Welcome to Penrose Corporate Law
Penrose specialises in the field of Dutch Corporate Law. We advise and assist entrepreneurs, directors, and shareholders in the drafting of contracts, company takeovers, joint ventures and we give legal strategic input in connection with the decision-making process. We also act as attorneys in the Netherlands in conflicts involving shareholders and directors. Some of the corporate law issues and situations that we encounter regularly are outlined below.
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Mergers and Acquisitions (M&A)
The sale of a company generally follows a process that has been developed in the legal profession internationally and that practice is also adopted in the Netherlands. Agreements, such as a Non-disclosure agreement (NDA), a Letter of Intent (LOI), or a Sales and Purchase Agreement (SPA), due diligence and contracting will depend on the nature of the business, the preferred acquisition structure and whether Dutch law applies. The type of transaction (assets / liabilities sale or a sale and transfer of shares) and the warranties, indemnities and securities for the purchaser will ultimately determine the contents of the Dutch law Asset Purchase Agreement or Share Purchase Agreement.
Investors and Shareholders
Company shareholders, investors (such as private equity and venture capital investors) often demand clear participation conditions as well as a shareholders agreement under Dutch law. Such agreements are essential in order to guarantee a good allocation of roles and risk within the company and help for the safeguarding of each party’s interests. What major decisions of the management board need prior approval by the shareholders meeting? What are the rights of the priority shareholders in the Netherlands? How will the benefits package for the board turn out? Also, bad leaver, good leaver, drag along and tag along clauses: all these issues call for careful planning under Dutch law when dealing with an exit, shareholder dispute or underperformance by the board.
The Board, General Meeting of Shareholders and Supervisory Board
A company in the Netherlands is bound by the decisions of the board of directors, the general meeting of shareholders and (at times) the Supervisory Board (SB) or, alternatively, the non-executive board. Dutch law provides for either a one tier board with executives and non-executive directors and, alternatively, a board of directors and a supervisory board. The latter is more common in Holland. The internal allocation of duties, authorisations and responsibilities within the board(s) can give rise to many misunderstandings and problems in practice. Next to Dutch law, provisions in the Articles of Association, the shareholders agreement or for example board regulations are a good starting point to approach corporate governance matters. The decision-making process within a board of directors or the general shareholders meeting is subjected to strict formal requirements in the Netherlands. If these requirements have not been met, a board decision may be contested or adversely affected to the extent that it will be invalid.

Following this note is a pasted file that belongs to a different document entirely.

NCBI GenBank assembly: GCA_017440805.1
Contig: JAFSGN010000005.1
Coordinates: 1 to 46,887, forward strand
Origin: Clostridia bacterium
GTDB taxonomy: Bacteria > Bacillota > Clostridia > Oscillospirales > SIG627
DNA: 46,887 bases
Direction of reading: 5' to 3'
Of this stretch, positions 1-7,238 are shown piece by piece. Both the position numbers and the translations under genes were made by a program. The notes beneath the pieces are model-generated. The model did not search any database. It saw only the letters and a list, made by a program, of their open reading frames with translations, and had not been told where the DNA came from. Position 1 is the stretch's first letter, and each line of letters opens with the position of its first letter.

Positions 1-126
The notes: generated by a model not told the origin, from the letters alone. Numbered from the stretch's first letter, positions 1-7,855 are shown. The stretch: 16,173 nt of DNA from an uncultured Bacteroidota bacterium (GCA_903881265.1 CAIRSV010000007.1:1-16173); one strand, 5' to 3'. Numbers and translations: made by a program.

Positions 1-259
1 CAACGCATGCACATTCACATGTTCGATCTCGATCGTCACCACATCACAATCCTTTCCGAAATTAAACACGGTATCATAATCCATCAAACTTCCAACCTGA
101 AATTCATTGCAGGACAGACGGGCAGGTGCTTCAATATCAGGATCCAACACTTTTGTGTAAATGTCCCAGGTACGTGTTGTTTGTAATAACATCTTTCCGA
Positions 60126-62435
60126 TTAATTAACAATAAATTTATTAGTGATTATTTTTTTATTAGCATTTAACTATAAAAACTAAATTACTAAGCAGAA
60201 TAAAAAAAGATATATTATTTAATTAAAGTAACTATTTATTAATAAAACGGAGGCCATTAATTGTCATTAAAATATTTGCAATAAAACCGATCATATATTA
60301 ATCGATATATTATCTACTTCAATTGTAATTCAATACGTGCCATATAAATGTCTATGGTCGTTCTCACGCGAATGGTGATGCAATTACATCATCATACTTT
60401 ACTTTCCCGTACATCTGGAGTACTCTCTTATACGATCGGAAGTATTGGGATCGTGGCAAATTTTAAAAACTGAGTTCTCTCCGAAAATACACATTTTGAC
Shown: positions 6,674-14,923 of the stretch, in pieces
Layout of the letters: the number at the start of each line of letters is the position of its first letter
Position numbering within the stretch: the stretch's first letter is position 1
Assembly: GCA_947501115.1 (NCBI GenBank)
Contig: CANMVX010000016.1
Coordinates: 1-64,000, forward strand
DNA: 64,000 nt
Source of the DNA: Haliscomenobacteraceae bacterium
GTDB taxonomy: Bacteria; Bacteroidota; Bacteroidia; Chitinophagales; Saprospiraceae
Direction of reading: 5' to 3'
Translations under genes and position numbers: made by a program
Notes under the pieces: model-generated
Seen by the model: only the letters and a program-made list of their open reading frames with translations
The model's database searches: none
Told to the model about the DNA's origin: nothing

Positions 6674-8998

Executive director’s liability
It has become regular legal practice in the Netherlands that executive board members are being held personally liable for decisions or actions for the Dutch company. On the one hand, this can present opportunities for creditors of a Dutch BV. On the other hand, directors on the board are becoming more aware of how they should defend themselves against the risk of personal liability. Generally speaking, it is difficult to hold a director personally liable under Dutch corporate law. However, if successful, the consequences of director’s liability are serious. Especially when the company has become bankrupt in the meantime. In the event of insolvency, the director may even be held liable for the entire (residual) debt of the Dutch bankrupt company. A good defence against director’s liability is paramount.
Disputes within the company
It is becoming more common that executive directors, shareholders and the works council are sued in legal proceedings in the Netherlands. Also, shareholders that may want to break a deadlock situation within their Dutch company may see no other option than to instigate inquiry proceedings or enforcing a share transfer. Dutch corporate law offers a number of possibilities to break through conflict situations and start legal proceedings utilizing the possibilities under Dutch corporate law (supplementary to exercising rights under the shareholders agreement). Often, such inner company disputes are resolved by the stakeholders through a settlement agreement and do not make their way to the Dutch court.
Financing and security
A company that wants to attract funds (for example for a company acquisition) by means of a share issue (equity), a bank loan or bond issue (debt) or a mix of debt and equity. Also crowdfunding for companies is popular nowadays in the Netherlands. The loan provider or bondholder usually seeks to have securities in place for the event that the loan is not (timely) repaid, especially in the event of suspension of payments or bankruptcy under Dutch law, where securities under Dutch law such as mortgage and pledge should have priority over other (subordinated) creditors. It is important for the board of a Dutch company to ensure that the interests of the company are properly protected when entering into finance agreements and to safeguard that other creditors are not being disadvantaged, in order to avoid directors’ liability. In addition, the approval of shareholders or other creditors may be required in connection with raising new funding or issuing securities.